Subtleties of PrestigeThis brings us to one of the major means of suggestion, prestige. Lozanov used the word "authority," not in the authoritarian sense, but in recognition of one's authority as a very knowledgeable person. But beyond authority in the subject matter is competence and reputation as a teacher who can help learners achieve extraordinary results. It is a kind of motherly prestige, a nurturing, supporting presence that one acknowledges with great respect.
There are some subtleties here. The actual structure of the suggestopedic or OptimaLearning class contributes significantly to prestige in an invisible way. Read Lozanov; he is very explicit when he talks about primary education and how to use peripheral perception. How you orchestrate the classroom, your behavior, your voice, the way you engage your students, the global activation of the brain and the principles of joy— all constitute your prestige. Earl Stevick, a leading specialist in language instruction, says in his book Teaching Languages: A Way and Ways (1980) that the true prestige in Lozanov classes comes from the invisible subtleties of the process: the skillful use of unconscious elements, interweaving of techniques into "the fabric of the course", the security for the student which comes from the teacher's avoidance of the "evaluative paradigm", and the efficiency and liveliness of the instructional process.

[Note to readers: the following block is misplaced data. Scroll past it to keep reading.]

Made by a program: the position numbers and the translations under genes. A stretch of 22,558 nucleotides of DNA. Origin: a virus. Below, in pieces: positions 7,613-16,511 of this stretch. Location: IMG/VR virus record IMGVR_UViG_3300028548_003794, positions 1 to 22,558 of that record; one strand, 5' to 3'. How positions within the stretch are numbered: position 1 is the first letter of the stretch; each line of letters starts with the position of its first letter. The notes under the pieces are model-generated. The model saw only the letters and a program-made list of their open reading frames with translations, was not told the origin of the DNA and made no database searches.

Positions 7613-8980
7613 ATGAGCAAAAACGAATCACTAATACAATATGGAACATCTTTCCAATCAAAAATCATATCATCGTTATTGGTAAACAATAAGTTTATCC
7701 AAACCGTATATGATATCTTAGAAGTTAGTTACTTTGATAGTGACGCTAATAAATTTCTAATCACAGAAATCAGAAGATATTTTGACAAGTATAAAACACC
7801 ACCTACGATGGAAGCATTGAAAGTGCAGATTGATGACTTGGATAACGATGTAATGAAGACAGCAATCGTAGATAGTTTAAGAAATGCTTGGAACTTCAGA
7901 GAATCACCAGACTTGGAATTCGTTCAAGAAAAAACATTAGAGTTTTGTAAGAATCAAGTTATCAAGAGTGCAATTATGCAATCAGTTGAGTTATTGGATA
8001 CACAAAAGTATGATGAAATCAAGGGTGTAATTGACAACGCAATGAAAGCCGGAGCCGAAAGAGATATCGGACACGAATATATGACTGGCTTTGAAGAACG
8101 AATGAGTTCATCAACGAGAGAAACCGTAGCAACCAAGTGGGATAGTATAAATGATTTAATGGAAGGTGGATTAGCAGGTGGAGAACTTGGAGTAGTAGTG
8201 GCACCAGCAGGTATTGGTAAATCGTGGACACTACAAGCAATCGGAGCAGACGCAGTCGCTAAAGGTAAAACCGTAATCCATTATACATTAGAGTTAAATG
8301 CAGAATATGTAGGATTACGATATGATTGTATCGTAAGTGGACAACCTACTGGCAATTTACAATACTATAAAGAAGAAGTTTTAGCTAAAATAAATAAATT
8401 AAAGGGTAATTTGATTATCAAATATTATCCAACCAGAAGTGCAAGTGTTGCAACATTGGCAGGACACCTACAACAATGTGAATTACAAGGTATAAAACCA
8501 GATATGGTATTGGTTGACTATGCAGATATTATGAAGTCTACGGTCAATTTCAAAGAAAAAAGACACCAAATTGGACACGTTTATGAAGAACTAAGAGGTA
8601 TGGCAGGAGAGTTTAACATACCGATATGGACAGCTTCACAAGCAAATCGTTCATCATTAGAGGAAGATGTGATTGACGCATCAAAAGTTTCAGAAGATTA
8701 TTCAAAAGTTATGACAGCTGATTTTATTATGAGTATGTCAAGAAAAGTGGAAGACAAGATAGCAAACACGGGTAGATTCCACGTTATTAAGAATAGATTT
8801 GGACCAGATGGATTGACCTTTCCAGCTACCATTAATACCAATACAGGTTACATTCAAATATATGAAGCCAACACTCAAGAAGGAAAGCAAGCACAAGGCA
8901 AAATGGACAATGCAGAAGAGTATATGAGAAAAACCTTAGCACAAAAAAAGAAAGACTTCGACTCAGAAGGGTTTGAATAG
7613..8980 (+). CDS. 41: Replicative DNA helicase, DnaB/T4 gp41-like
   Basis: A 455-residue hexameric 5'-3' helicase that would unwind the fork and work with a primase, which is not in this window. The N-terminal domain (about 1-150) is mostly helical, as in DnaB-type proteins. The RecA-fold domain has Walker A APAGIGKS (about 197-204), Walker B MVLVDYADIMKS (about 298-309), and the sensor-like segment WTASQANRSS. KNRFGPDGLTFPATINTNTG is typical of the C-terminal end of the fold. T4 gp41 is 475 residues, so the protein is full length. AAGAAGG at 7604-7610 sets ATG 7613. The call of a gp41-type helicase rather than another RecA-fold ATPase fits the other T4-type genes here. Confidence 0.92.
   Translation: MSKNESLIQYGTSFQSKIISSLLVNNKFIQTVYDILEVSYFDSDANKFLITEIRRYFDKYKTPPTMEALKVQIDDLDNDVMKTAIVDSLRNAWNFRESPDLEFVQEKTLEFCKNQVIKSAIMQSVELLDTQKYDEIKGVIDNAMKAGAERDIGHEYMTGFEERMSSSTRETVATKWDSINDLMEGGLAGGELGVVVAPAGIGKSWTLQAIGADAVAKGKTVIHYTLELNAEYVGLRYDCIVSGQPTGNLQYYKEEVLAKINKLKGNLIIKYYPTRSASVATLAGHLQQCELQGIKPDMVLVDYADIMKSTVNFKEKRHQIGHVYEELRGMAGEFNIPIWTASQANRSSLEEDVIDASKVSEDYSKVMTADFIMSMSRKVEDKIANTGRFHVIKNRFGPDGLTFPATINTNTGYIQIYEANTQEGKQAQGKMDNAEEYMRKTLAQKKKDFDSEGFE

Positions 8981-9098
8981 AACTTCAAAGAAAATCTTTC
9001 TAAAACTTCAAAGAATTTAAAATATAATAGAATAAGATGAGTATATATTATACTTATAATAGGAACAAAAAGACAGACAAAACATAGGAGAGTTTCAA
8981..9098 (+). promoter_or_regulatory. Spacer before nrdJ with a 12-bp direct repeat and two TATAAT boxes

The stronger the prestige, the greater will be the student's childlike state, that very special receptive state so important in learning. We believe, however, that the teacher must be able to move into his or her own open, receptive space in order to create and maintain that openness for students. It is an energy, a lightness that you carry within and express. It allows you as a teacher to be extraordinarily sensitive at an intuitive level to your students' reactions, apprehensions, distractions.
Your energy, spontaneously and creatively, can find ways to dissolve negative conditioning, counter limiting beliefs, and lightly provide educative, non-evaluative feedback. This type of prestige, the prestige of the OptimaLearning teacher, is the main factor in triggering spontaneous memorization, spontaneous participation, and spontaneous creativity. The integration of prestige and the child-like state as a means of suggestion is grounded in the ability to see more fully, to see persons in their complexity.
In OptimaLearning training for professionals we include work as a clown with mime and movement. This frees us from inhibitions of mind and movement and opens the possibilities of seeing more clearly, more like a child, or as Shakespeare did, with the eye of a "fool." Moreover, a clown must perfect a sense of timing.